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Here's The Deal With Biotin & Breastfeeding, Because You're Seriously Shedding

If you notice that you’re losing a lot of hair in the first few months after giving birth, you’re certainly not alone. As your hormones return to their pre-pregnancy levels, postpartum hair loss is common, but that doesn’t mean you love seeing your luscious pregnancy hair stuck in the shower drain. Many of the fancier hair care vitamins available share one humble but (very) mighty ingredient: biotin. If you’re hoping to hold onto thicker hair after giving birth, you may be wondering, is taking biotin while breastfeeding safe?

While biotin is typically safe to take while breastfeeding, it may not be all that effective in treating postpartum hair loss. "Biotin is part of the B vitamin family. Vitamins are safe for breastfeeding, but the quantity of [certain vitamins] can be unsafe,” Danielle Downs Spradlin, IBCLC and founder of Oasis Lactation Services, tells Romper. “Generally, B-family vitamins are easily excreted in urine if we ingest more than our body can use.”

While your body should get rid of any excess, it’s still important to note that, “the recommended dietary allowance of biotin for breastfeeding women is 35 micrograms,” Krystal Nicole Duhaney, RN, IBCLC, tells Romper. She adds that taking a biotin supplement might change the taste of your milk. In some rare cases, a drastic change in breastmilk's taste can cause a baby to reject it.

Shedding hair is part of the natural postpartum cycle, and it’s unlikely that biotin will help you hold onto your hair (I know, ugh) because this type of hair loss is not caused by a nutritional deficiency. “When the normal shed cycle resumes postpartum, many parents feel like they are losing a lot of hair,” Downs Spradlin tells Romper. This is just because the hair didn't shed regularly while pregnant and so once hormones begin to shift, the hair sheds at once and it feels like a ton is falling out. “Taking a vitamin supplement is not going to change a normal, healthy process. While hair loss is a symptom of biotin deficiency, postpartum hair loss is not related to biotin,” she adds.

The better news is that the shedding phase is only temporary, and “your hair should begin re-growing and return to its normal growing cycle around six months after the shedding began,” Duhaney tells Romper. “If your hair does not regrow or you lose an excessive amount of hair, it’s recommended that you consult with your healthcare provider to check for any conditions such as anemia or hypothyroidism.”

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Biotin is not only helpful for hair; it may also help with skin and nail health, and aid in the body’s ability to metabolize fat and carbohydrates which can help with energy levels, per Dermstore. The National Institutes of Health (NIH) also noted that “at least a third of pregnant women develop marginal biotin deficiency in spite of normal biotin intakes; plasma and breastmilk concentrations of biotin decrease in lactating women.” If you’re not interested in taking a biotin supplement, you can also find the vitamin in foods like eggs, liver, salmon, and certain green vegetables.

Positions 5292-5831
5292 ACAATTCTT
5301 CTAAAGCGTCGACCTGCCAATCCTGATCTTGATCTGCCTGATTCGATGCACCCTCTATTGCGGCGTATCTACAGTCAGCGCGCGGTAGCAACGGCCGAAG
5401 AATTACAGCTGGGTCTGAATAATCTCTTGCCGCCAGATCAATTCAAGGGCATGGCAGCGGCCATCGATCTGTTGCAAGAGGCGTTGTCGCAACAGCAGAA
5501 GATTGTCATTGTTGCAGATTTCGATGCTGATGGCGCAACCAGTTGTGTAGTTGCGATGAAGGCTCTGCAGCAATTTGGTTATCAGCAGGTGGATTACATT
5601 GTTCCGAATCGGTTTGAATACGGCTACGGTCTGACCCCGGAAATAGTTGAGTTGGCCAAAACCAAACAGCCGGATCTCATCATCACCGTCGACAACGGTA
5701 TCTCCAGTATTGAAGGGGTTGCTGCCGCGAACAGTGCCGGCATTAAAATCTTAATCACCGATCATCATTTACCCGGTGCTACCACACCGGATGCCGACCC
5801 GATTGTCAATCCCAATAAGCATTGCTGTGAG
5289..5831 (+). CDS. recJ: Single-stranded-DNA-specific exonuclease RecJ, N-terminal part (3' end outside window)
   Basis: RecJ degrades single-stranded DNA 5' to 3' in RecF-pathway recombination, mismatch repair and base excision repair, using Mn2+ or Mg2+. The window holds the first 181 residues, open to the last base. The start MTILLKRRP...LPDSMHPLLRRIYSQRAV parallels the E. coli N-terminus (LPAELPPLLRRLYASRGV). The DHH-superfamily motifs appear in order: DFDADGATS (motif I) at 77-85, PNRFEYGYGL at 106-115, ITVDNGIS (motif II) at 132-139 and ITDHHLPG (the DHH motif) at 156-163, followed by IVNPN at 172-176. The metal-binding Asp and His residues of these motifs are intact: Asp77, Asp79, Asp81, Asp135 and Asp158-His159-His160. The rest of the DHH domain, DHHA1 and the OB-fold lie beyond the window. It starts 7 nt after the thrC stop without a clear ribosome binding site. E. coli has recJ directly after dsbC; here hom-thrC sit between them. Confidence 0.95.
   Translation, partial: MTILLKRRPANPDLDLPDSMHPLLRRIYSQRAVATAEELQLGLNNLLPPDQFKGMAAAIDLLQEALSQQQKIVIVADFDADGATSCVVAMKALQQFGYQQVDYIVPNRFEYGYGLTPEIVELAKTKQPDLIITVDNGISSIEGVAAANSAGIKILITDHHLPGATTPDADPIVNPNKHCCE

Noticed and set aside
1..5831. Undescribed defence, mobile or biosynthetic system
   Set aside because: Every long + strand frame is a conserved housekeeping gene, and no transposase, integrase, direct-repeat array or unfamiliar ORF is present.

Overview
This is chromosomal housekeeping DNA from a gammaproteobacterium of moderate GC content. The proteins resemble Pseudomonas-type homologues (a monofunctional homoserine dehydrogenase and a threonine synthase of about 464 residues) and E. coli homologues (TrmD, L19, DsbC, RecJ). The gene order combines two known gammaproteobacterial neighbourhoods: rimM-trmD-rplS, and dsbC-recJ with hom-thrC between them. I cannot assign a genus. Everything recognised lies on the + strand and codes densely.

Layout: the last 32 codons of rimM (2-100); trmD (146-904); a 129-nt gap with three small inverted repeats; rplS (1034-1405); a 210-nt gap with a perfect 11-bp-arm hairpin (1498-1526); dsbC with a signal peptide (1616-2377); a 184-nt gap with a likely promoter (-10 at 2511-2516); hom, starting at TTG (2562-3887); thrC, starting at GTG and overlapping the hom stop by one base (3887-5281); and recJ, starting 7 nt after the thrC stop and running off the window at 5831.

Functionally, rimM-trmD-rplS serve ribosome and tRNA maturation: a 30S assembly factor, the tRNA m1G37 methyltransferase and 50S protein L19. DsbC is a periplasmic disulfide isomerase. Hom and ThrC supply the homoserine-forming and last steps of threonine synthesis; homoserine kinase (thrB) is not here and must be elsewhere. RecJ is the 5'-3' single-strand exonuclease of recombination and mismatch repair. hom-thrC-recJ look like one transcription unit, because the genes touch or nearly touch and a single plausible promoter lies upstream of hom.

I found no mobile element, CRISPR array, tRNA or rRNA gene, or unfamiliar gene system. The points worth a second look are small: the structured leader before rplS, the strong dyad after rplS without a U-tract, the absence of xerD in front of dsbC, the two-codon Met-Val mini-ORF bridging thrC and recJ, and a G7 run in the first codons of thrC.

Because biotin is water-soluble, it’s hard to take too much (you will pee out the excess) but some supplements contain multiple vitamins, and it’s essential to be very careful with your intake of fat-soluble vitamins (A,D, E and K). "Fat-soluble vitamins can reach toxic levels more easily and should be taken in safe doses, not mega-doses,” Downs Spradlin says. You may need certain fat-soluble vitamins, however, and she adds that, “the AAP recommends breastfeeding parents supplement vitamin D for themselves if they are not supplementing their baby. The maternal dose is 6400IU daily.”

If you're planning to take a biotin supplement while pregnant or nursing, always consult with your doctor first and read the label carefully. As the InfantRisk Center warned, MSM (a supplement that is reported to promote hair growth) should be avoided while breastfeeding, Duhaney says, and MSM is often found in supplements that also contain biotin.

Nutritional needs will shift postpartum depending on what and how much you're eating, and if you and your doctor decide that taking a biotin supplement is right for you, then it's definitely safe to do so. Just remember that taking biotin isn't going to magically make you hold onto all your thick pregnancy hair (sadly nothing can help with that), and there's a chance that the vitamin can alter the taste of your milk.


Danielle Downs Spradlin, IBCLC with Oasis Lactation Services

Krystal Nicole Duhaney, RN, IBCLC, and founder of Milky Mama